There are some factors that can make it difficult to assess pain effectively, including patient-based, health professionals-based and organizational barriers. Rose et al. reported that hemodynamic instability, nursing workload, and the inability of the patient to communicate were barriers considered mostly by nurses to interfere with pain assessment and management most frequently. In the present study, the patient being unable to report pain accurately or objectively, the patient giving intentionally false statements were among the most common patient-related barriers affecting the effective evaluation of pain. Nurse-related barriers, on the other hand, were overwork due to being involved in tasks outside their roles as caregivers, nurses ignoring such assessments, the insufficient numbers of nurses, not using the correct pain assessment tool, and long shifts and working hours. The intensive workload and time limitations on nurses are defined as a significant obstacle in the way of pain assessment. Nurses often neglect pain assessment while meeting more urgent patient requirements. However, the nurses who took part in this study and who stated that pain should be assessed as a fifth vital sign (43.5%) had higher mean pain beliefs scores.
It can be concluded that nurses hold the general opinion that “pain should not be assessed as a fifth vital sign,” in that it will not be an effective assessment as long as the reasons emphasized above continue. In some clinics and in some patients, routine assessment may lead to a more effective evaluation. In addition, pain beliefs would appear not to influence the opinions of nurses about pain assessment as a fifth vital sign.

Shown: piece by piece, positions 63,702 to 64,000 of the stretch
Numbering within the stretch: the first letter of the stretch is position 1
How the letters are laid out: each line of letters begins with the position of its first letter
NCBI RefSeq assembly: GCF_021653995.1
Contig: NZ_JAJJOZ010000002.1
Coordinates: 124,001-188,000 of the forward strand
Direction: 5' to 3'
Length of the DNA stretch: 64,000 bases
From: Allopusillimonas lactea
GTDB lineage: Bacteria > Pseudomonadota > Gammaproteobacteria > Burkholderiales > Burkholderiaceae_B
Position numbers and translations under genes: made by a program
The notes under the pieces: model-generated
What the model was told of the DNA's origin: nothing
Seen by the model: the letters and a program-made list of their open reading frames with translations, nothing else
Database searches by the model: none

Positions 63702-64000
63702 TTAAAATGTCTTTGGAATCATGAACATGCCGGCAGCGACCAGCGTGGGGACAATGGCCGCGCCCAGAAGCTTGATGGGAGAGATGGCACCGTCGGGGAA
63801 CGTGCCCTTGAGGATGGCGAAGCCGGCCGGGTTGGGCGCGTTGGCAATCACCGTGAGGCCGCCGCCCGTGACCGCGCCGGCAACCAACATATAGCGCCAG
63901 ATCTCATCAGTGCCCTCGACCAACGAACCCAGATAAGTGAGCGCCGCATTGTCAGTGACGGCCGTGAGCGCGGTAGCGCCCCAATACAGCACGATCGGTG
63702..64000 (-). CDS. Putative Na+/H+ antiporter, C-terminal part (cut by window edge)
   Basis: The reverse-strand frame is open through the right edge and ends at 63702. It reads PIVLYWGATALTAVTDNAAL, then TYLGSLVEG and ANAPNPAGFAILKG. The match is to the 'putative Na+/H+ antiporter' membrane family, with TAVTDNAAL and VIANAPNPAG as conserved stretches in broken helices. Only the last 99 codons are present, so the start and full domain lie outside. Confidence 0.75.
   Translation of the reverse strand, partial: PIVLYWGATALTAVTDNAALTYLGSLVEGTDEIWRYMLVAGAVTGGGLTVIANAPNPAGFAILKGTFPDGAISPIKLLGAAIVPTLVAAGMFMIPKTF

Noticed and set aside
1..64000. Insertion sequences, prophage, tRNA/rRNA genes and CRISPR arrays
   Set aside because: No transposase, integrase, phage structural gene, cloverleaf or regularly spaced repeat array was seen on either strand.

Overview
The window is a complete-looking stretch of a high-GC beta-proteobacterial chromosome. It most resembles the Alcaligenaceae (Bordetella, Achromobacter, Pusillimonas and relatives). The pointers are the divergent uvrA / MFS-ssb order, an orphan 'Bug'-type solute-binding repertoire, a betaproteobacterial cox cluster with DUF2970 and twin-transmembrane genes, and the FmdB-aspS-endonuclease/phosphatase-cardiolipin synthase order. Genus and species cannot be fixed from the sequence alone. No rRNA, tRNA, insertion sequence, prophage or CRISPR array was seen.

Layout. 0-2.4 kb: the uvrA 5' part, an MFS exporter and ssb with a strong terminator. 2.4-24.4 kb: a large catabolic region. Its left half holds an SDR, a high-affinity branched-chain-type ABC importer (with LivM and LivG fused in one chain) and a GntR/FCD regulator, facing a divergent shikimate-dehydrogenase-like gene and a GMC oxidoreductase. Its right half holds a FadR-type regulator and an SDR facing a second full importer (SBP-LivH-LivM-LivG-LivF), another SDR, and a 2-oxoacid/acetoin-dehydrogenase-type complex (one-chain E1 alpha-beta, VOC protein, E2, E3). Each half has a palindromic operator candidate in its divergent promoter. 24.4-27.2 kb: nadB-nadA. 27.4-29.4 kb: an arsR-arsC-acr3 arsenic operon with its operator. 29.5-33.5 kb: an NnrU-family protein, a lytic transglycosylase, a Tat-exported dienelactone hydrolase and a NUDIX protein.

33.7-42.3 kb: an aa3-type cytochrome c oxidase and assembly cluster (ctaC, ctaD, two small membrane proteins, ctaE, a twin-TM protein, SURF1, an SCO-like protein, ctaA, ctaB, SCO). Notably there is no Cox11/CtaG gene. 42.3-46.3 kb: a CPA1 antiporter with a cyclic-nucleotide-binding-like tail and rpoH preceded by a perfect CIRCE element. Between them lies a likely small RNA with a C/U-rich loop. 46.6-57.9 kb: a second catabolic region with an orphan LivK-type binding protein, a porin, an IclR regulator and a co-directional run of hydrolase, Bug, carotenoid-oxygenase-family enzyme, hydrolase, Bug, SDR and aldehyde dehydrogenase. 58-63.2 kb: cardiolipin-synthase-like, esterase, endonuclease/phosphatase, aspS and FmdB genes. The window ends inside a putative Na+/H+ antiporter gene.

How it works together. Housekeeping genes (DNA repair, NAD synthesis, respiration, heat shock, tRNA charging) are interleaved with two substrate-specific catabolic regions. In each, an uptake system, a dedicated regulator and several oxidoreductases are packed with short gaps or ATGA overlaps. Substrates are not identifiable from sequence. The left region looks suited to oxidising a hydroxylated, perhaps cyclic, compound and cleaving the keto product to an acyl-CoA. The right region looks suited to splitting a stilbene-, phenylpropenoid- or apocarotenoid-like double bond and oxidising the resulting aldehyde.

This study was a restricted to a single center, and so the results can only be applied only to the population studied in this center. Another limitation may be the different educational levels of the nurses, which can affect the nurses' perception of the evaluation of pain as a fifth vital sign. Another limitation is that no categorization was made depending on the departments, in which the nurses were working.
| Conclusion|| |
It is a known fact that the opinions of health professionals are needed before deciding on any new application. This need becomes more apparent given the subjectivity of pain in the assessment of pain as a fifth vital sign, and the importance of assessing all pain complaints. In the present study, it was found that most nurses do not want to evaluate pain in routine with other vital signs. Although future studies are needed, we believe that the results may be useful in steering the decision of whether or not to introduce the evaluation of pain as a fifth vital sign into practice, and the garnered data can serve as a guide for nursing care practices related to pain. As long as the reasons emphasized continue, no effective assessment will be possible, although in some clinics and in some patients, a routine assessment may provide a more effective evaluation. The need for studies showing the functioning of pain as a fifth vital sign in clinical practice is emerging. It is recommended that future studies be carried out involving larger nurse populations, and with different departments in the hospital, for example, oncology, surgery, and emergency.
Financial support and sponsorship
Conflicts of interest
There are no conflicts of interest.
| References|| |
de Araujo LC, Romero B. Pain: Evaluation of the fifth vital sign. A theoretical reflection. Rev Dor São Paulo 2015;16:291-64.
Levy N, Sturgess J, Mills P. “Pain as the fifth vital sign” and dependence on the “numerical pain scale” is being abandoned in the US: Why? Br J Anaesth 2018;120:435-8.
Becker WC, Fiellin DA. Limited evidence, faulty reasoning, and potential for a global opioid crisis. BMJ 2017;358:j3115.